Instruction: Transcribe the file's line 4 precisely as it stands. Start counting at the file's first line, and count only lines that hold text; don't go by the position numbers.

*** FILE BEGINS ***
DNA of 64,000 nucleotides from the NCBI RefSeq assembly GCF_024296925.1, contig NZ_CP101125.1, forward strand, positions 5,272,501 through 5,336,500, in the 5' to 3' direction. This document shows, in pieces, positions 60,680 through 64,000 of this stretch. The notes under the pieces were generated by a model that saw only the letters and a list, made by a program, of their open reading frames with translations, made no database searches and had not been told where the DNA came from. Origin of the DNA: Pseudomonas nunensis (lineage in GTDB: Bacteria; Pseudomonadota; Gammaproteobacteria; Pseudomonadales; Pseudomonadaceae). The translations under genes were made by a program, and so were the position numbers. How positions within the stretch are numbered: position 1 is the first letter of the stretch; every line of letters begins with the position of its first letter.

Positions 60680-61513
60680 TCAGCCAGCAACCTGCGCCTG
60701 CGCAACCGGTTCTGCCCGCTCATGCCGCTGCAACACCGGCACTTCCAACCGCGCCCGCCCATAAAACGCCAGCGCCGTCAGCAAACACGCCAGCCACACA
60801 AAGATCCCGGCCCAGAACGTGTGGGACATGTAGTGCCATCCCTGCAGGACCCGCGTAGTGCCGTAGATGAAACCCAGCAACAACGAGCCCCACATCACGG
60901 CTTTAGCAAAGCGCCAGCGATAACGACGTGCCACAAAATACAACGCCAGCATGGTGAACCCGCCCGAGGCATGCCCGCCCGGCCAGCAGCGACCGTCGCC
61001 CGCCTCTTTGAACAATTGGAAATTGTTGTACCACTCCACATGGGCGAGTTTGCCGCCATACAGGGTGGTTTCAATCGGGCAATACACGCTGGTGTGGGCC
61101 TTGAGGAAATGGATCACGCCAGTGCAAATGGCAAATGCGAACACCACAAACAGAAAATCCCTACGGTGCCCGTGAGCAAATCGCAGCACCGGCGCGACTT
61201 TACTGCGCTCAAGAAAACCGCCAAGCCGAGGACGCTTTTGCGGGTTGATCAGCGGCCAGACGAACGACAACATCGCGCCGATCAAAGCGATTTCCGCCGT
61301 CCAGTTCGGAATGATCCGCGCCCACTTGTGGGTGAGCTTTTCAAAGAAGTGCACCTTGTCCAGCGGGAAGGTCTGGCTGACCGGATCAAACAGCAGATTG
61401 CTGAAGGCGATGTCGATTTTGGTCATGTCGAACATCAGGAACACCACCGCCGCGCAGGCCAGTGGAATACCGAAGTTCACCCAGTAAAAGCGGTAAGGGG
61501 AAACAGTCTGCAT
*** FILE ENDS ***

60701 CGCAACCGGTTCTGCCCGCTCATGCCGCTGCAACACCGGCACTTCCAACCGCGCCCGCCCATAAAACGCCAGCGCCGTCAGCAAACACGCCAGCCACACA